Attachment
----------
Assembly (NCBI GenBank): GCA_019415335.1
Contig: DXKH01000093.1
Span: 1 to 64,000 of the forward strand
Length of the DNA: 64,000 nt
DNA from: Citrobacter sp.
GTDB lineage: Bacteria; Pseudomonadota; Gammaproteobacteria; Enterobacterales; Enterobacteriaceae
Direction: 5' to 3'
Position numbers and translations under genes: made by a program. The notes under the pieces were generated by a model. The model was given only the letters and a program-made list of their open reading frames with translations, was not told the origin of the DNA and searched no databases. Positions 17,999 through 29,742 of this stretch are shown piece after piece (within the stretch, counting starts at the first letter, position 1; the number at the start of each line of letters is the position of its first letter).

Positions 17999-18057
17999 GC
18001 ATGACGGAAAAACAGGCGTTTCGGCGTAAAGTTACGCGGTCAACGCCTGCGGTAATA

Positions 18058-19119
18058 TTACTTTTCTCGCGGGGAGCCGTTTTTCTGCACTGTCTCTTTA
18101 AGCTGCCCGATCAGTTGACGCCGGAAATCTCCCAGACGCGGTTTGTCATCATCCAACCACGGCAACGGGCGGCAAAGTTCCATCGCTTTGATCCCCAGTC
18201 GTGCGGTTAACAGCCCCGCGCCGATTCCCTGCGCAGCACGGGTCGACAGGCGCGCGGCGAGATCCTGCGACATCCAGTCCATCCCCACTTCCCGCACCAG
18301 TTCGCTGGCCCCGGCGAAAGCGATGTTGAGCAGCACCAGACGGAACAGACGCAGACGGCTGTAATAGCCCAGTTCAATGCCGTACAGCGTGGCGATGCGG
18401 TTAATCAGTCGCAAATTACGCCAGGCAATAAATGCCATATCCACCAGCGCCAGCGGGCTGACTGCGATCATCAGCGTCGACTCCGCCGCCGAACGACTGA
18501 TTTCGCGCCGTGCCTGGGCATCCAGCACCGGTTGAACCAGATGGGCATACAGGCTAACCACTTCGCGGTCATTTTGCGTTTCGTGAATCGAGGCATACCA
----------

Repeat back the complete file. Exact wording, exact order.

Assembly (NCBI GenBank): GCA_019415335.1
Contig: DXKH01000093.1
Span: 1 to 64,000 of the forward strand
Length of the DNA: 64,000 nt
DNA from: Citrobacter sp.
GTDB lineage: Bacteria; Pseudomonadota; Gammaproteobacteria; Enterobacterales; Enterobacteriaceae
Direction: 5' to 3'
Position numbers and translations under genes: made by a program. The notes under the pieces were generated by a model. The model was given only the letters and a program-made list of their open reading frames with translations, was not told the origin of the DNA and searched no databases. Positions 17,999 through 29,742 of this stretch are shown piece after piece (within the stretch, counting starts at the first letter, position 1; the number at the start of each line of letters is the position of its first letter).

Positions 17999-18057
17999 GC
18001 ATGACGGAAAAACAGGCGTTTCGGCGTAAAGTTACGCGGTCAACGCCTGCGGTAATA

Positions 18058-19119
18058 TTACTTTTCTCGCGGGGAGCCGTTTTTCTGCACTGTCTCTTTA
18101 AGCTGCCCGATCAGTTGACGCCGGAAATCTCCCAGACGCGGTTTGTCATCATCCAACCACGGCAACGGGCGGCAAAGTTCCATCGCTTTGATCCCCAGTC
18201 GTGCGGTTAACAGCCCCGCGCCGATTCCCTGCGCAGCACGGGTCGACAGGCGCGCGGCGAGATCCTGCGACATCCAGTCCATCCCCACTTCCCGCACCAG
18301 TTCGCTGGCCCCGGCGAAAGCGATGTTGAGCAGCACCAGACGGAACAGACGCAGACGGCTGTAATAGCCCAGTTCAATGCCGTACAGCGTGGCGATGCGG
18401 TTAATCAGTCGCAAATTACGCCAGGCAATAAATGCCATATCCACCAGCGCCAGCGGGCTGACTGCGATCATCAGCGTCGACTCCGCCGCCGAACGACTGA
18501 TTTCGCGCCGTGCCTGGGCATCCAGCACCGGTTGAACCAGATGGGCATACAGGCTAACCACTTCGCGGTCATTTTGCGTTTCGTGAATCGAGGCATACCA